Imagine for a moment a young parent who has been laid off from their job. After months of looking for work they still have not found a job. To make ends meet they start doing landscape work for neighbors in the area, eventually jump-starting a landscaping business to provide for their family. With some hard work, they start to build up a clientele in the local neighborhood. While they are starting to get back on their feet slowly, they realize at the current rate, the business will not completely meet the needs of their young family. If they could borrow just $3,000 to buy some more mowers and trimmers, however, they could hire two friends and double the size of the business.
With that in mind, let’s assume that they have a mediocre credit score, their credit card has a credit limit of $1,000 and they are maxed out. Furthermore, they don’t own a home to borrow against, and the loan size they are seeking is too small for a bank to even consider. However, if they could get a $3,000 loan, they could expand their business, create two new jobs and better provide for their family. There are folks just like the person described above all across the country looking for help. But where do they turn?
Alternative financing options provide an avenue for entrepreneurs and other small business owners looking for commercial funding, who are otherwise turned down from more traditional financial institutions, such as banks and credit unions. By leveraging business credit data from credit bureaus, such as Experian, as well as other data sources, alternative financers are able to make lending decisions and extend credit to this segment of small business owners, enabling them to finance their company’s growth, ultimately stimulating the economy.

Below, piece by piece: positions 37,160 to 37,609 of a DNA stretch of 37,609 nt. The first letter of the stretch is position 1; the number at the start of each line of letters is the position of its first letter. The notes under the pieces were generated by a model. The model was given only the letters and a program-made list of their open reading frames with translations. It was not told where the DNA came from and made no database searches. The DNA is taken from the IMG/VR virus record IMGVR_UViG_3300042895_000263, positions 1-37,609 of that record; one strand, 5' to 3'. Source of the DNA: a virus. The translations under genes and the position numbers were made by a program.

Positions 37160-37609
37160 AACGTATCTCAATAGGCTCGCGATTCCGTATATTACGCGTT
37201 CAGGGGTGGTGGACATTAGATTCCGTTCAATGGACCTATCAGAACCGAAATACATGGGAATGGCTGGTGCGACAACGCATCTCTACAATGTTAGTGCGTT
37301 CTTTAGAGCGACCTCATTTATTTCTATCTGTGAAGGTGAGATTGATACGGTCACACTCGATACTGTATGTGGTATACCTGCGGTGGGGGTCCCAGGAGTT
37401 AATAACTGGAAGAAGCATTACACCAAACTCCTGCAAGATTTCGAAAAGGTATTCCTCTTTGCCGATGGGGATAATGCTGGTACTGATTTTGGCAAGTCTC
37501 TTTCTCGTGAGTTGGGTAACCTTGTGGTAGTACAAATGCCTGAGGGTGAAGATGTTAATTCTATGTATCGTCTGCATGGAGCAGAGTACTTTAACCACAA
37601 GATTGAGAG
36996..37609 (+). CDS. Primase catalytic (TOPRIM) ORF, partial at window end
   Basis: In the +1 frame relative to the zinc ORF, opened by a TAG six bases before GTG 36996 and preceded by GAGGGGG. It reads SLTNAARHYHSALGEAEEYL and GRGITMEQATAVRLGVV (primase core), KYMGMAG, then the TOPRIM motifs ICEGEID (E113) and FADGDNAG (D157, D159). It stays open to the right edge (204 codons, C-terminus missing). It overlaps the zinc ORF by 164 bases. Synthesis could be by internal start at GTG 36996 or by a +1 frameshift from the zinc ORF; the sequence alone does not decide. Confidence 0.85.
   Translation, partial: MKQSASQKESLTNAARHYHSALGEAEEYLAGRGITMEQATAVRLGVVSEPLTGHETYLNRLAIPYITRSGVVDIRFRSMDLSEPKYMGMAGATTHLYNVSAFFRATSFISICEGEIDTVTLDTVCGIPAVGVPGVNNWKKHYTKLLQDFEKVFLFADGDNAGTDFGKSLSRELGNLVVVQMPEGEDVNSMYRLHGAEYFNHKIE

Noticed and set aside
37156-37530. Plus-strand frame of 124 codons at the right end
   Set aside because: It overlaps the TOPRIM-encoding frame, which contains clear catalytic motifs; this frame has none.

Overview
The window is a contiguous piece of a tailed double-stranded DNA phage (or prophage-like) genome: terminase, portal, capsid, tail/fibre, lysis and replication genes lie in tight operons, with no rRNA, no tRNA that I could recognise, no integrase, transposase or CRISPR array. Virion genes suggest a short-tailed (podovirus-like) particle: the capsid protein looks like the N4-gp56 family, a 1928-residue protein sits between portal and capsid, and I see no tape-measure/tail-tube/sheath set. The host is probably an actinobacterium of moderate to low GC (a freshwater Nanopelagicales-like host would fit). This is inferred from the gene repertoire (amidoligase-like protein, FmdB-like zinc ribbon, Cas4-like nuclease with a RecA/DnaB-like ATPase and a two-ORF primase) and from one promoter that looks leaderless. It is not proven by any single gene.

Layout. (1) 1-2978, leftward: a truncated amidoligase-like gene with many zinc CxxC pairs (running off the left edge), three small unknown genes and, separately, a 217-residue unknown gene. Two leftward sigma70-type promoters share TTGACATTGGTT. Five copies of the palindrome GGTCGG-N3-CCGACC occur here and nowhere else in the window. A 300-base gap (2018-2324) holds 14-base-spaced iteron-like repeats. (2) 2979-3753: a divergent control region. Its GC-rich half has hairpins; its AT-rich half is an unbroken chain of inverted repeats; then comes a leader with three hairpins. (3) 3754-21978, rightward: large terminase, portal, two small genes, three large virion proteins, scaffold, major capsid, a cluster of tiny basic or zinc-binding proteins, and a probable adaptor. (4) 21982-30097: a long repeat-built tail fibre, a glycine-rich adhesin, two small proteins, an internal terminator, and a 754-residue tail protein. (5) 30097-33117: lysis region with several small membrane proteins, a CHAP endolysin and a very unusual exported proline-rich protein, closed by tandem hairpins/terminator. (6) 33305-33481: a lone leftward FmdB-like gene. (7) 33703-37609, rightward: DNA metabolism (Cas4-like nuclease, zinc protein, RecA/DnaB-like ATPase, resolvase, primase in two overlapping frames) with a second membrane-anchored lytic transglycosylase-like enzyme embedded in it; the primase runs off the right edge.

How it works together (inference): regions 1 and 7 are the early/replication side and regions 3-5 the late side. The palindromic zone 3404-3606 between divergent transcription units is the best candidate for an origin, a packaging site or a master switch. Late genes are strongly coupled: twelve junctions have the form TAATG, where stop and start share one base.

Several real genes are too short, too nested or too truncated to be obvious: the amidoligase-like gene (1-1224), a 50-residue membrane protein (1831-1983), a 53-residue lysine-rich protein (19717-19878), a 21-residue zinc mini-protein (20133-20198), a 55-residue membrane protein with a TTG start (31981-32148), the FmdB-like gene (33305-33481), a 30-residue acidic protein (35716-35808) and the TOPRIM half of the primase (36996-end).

One example of an alternative financer using such data to help open opportunity for small businesses is Opportunity Fund, a non-profit micro lender in California. Otherwise known as Community Development Financial Institutions, these micro lenders aim to create economic opportunity for underprivileged businesses in the U.S.
And the need for these alternative financial institutions in California is critical. Despite recent upticks in our economy nationwide, things are still very tough in the Golden State. New data released by the Corporation for Enterprise Development (CFED) show many Californians are still struggling to gain a foothold in the economic recovery. CFED’s 2015 Assets & Opportunity Scorecard ranked California 50th among all states and the District of Columbia, for its large number (15.8 percent) of underemployed workers, 49th for both its home ownership and housing affordability rates, and dead last (51st) for high school degree attainment.
Needless to say, there are a number of small business owners in California looking for financing to help grow their business. Organizations like Opportunity Fund help these business owners find affordable funding, and educate them on what they need to know about expanding.
How alternative financers are helping?
A prime example of how alternative finance options are helping small businesses is the story of Paradise Flowers and Gifts. In Opportunity Fund’s most recent video, CEO Eric Weaver describes first meeting Rosa Funes, and how she described her longtime love of flowers. As a loan officer at the time, Eric described going to Rosa’s home and knocking on her door. She needed $500 to start a flower business. The amount was smaller than they had ever considered, but Eric was so moved by her story and her drive that he looked at her and said “Yes”, and told her “Rosa, you have a dream, don’t stop.”
Alternative finance options, like Opportunity Fund are working hard every day to help small business owners and entrepreneurs gain the financial footing they need to succeed. After all, they are the backbone of our economy.
The work that Opportunity Fund and other alternative financers have done will create a powerful ripple effect to drive economic opportunity across California, and the rest of the country. It’s the perfect example of how data can be used for the betterment of society and helps these smaller entrepreneurs grow.